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Home Minister Chidambaram chooses change over popularity
Published on 27 Sep. 2009 11:20 PM IST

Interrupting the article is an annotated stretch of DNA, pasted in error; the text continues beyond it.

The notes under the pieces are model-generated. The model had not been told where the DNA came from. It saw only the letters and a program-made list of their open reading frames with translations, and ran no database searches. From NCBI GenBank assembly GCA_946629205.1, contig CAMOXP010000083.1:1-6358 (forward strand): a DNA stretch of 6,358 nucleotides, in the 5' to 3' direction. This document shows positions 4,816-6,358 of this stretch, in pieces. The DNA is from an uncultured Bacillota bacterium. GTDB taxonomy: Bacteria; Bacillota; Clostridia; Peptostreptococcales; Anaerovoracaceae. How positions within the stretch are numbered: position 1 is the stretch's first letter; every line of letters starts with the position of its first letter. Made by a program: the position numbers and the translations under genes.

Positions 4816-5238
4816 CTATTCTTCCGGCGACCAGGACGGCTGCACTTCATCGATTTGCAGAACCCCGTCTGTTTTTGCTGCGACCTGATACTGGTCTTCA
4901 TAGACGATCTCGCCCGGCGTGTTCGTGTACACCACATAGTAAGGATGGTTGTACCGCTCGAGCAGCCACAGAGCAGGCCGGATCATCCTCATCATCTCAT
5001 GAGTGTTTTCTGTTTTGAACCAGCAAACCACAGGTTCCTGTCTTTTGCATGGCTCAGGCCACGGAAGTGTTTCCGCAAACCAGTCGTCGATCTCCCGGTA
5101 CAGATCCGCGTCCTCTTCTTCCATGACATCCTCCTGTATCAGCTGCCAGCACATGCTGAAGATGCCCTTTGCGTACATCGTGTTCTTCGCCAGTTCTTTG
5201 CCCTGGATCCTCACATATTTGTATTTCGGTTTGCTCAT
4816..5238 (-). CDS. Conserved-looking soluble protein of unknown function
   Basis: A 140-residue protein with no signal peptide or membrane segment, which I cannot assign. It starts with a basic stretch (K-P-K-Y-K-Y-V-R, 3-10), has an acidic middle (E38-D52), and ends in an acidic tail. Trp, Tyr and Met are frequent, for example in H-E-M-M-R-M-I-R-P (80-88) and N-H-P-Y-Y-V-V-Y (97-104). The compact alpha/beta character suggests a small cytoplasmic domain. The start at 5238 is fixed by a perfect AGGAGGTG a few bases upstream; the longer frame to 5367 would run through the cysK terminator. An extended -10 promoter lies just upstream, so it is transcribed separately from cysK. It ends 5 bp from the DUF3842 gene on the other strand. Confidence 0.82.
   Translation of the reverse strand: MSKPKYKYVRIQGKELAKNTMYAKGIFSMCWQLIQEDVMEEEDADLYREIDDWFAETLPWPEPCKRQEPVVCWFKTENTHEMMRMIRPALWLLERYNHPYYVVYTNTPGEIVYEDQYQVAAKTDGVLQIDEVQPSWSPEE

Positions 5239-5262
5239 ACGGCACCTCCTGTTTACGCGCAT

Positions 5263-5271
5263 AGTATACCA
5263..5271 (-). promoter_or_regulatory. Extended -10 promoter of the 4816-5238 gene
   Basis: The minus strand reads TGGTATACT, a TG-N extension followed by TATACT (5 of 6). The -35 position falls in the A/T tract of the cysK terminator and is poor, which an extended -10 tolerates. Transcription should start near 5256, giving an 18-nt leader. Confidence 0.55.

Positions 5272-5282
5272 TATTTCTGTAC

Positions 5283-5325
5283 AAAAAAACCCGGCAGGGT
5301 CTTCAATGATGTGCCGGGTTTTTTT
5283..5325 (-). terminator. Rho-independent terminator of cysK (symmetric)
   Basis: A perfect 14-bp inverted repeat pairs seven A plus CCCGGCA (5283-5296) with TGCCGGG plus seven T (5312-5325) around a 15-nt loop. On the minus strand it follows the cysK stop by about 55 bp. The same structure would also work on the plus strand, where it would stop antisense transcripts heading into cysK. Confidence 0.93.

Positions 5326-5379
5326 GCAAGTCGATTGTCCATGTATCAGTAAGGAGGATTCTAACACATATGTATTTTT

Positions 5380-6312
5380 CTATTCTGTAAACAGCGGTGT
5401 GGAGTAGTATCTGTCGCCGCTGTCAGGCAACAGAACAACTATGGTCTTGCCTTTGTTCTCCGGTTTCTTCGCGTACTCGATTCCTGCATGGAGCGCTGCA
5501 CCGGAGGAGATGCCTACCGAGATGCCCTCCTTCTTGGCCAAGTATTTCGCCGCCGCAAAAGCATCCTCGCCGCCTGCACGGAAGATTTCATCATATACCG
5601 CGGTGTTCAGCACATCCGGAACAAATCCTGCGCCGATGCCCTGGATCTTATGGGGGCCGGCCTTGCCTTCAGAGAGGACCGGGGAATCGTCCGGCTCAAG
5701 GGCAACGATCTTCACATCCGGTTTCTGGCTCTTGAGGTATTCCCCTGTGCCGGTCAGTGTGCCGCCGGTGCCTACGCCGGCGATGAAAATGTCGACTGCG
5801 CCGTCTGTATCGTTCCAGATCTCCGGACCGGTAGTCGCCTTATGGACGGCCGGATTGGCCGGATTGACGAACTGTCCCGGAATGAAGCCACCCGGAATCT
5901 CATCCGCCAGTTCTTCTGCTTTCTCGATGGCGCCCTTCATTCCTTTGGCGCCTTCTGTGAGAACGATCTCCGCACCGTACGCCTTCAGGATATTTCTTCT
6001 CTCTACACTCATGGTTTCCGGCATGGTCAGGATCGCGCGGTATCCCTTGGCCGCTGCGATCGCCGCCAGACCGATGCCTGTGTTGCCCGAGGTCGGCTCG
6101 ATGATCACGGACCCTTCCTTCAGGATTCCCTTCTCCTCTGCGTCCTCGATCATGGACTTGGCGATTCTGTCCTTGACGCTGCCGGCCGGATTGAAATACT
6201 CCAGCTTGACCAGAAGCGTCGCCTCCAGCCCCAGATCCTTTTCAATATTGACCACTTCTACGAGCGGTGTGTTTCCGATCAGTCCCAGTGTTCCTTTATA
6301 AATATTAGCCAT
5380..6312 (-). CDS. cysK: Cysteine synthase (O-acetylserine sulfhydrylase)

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Home Minister P. Chidambaram has really shaken up North Block that houses his ministry, not just with his biometric attendance system that has even peons and clerks clocking in to beat the deadline. Chidambaram is undertaking such sweeping policy changes on combating terror and on policing that even his own party chief ministers are feeling the heat of his directives. And the home minister does not care if he has to become unpopular to force the pace of change. At a recent closed-door meeting he said that a new security regimen was taking shape gradually and in the months to come there would be a major offensive against anti-state elements like the Maoists. He agreed his pushing the envelope to bring about change may not go down well with many chief ministers but said so far no one has complained. “Will it be better if I try to be popular and not have change?” he asked. Red threat in Kolkata? Home Minister P. Chidambaram feels the Maoist threat cannot be underestimated and their growing arc of influence has brought them within “striking distance of Kolkata”. He has made anti-Maoist operations the top internal security priority and said the government response has changed in the last 11 months he has been head of the home ministry, from a carrot and stick policy to all-out war. He is of the firm opinion that unless the so-called liberated zones that Maoists claim to have established are brought back under state control, no administration or socio-economic measures will work. He says that 2,000 of the country’s 14,000 police stations are currently under Maoist siege in the east, centre and south of the country. Tharoor learns his lesson Twitter-happy junior foreign minister Shashi Tharoor has told his friends he feels he is being unfairly targeted by a section of the media. Though not taking any names, he feels that at least one newspaper has been told to “dig out dirt” on him and his personal life to embarrass him politically. Tharoor says he came to India at the invitation of the political leadership and imagined with his international background he could make a difference and contribute to the effective championing of its foreign policy and the Indian point of view. But in the days since reports accusing him of an extravagant lifestyle and indiscreet tweeting have hit the headlines, Tharoor has learnt the hard way that India’s political culture is different from the US where he has lived for so long. Jinnah, cricket & Scotch Mohammed Ali Jinnah has the uncanny gift of being resurrected in the most unusual places. It’s not quite clear whether the Quaid-e-Azam loved cricket, but he was the ghost in The Viceregal Lodge at Claridges Hotel here when a score of Pakistanis and Indians gathered to celebrate the launch of a book chronicling cricketing encounters between India and Pakistan over six decades. After the launch of “Shadows across the Playing Field” co-authored by Minister of State for External Affairs Shashi Tharoor and Shaharyar Khan, former chairman of Pakistan Cricket Board, columnist M.J. Akbar subtly insinuated Jinnah into the discussion by saying that only Jinnah and cricket could unite Pakistan. Khan, a former foreign secretary of Pakistan, was not amused. He reminded the audience that Jinnah’s secular message -- “Go to your temples, go to your mosques” -- was as relevant as ever in contemporary Pakistan. Tharoor, not to be left behind, shot back: “Rest assured, at least this part of Jinnah’s message is followed in India.” There were hints of an India-Pakistan rivarly in the assembled gathering, but before long Jinnah and cricket were mercifully followed by Scotch. Austerity drive not for hacks Some ministers are following the government’s austerity drive to the letter and have realised it could backfire especially when journalists are around. Health Minister Ghulam Nabi Azad learnt it the hard way when at a recent press conference called to highlight his ministry’s achievements, reporters found the customary high tea was absent. After listening to Azad for over two hours, a cuppa was the least they expected. One journo in fact brought it to the notice of Azad who promptly laughed it off. As it happened, the event did not get much media coverage considering the amount of labour put in for the occasion. A senior ministry official wondered whether it was because of want of refreshments. The message went home and at a subsequent event organised by the ministry a lavish spread was laid out and no one was allowed to leave before tucking in well. Hindi inspection a nightmare With all government departments completing “Hindi Pakhwada” (Hindi fortnight), celebrated on the occasion of Hindi Diwas, the diktat to maintain a certain percentage of communication in Hindi is giving sleepless nights to ministry officials. To promote Hindi, the national language, the government has deputed a Hindi official in each ministry who carries out an inspection from time to time. The inspector undertakes surprise checks to see if departments are communicating in Hindi. But many bureaucrats feel this drive will not last for long as official communication is normally in English even if the signature and the title are in Hindi. Former union minister Mani Shankar Aiyar, who was defeated in the general elections, may be steering clear of parliament but he still cherishes his tenure as panchayati raj minister. Currently he is keeping himself busy visiting neighbouring countries to tell them a thing or two about grassroots democracy, a subject close to his heart. Aiyar is just back after a tour of Sri Lanka where he was invited to give advice and share his experience after the Tamil Tigers were vanquished in May. His next stop is Bangladesh where the government has asked him to come and lend a helping hand. TN minister feels out of place Union Chemicals and Fertilisers Minister M.K. Alagiri is having a bad time -- over Tamil. The decision of the Lok Sabha secretariat not to let him answer MPs’ questions in Tamil has left him so distraught that he told his father -- DMK party chief M. Karunanidhi -- that he wanted to be out of New Delhi and back in Tamil Nadu. Nobody knows how this will play out, but Alagiri’s deputy, Srikant Jena, who has been sulking for not getting the cabinet rank, sees a chance of a possible promotion.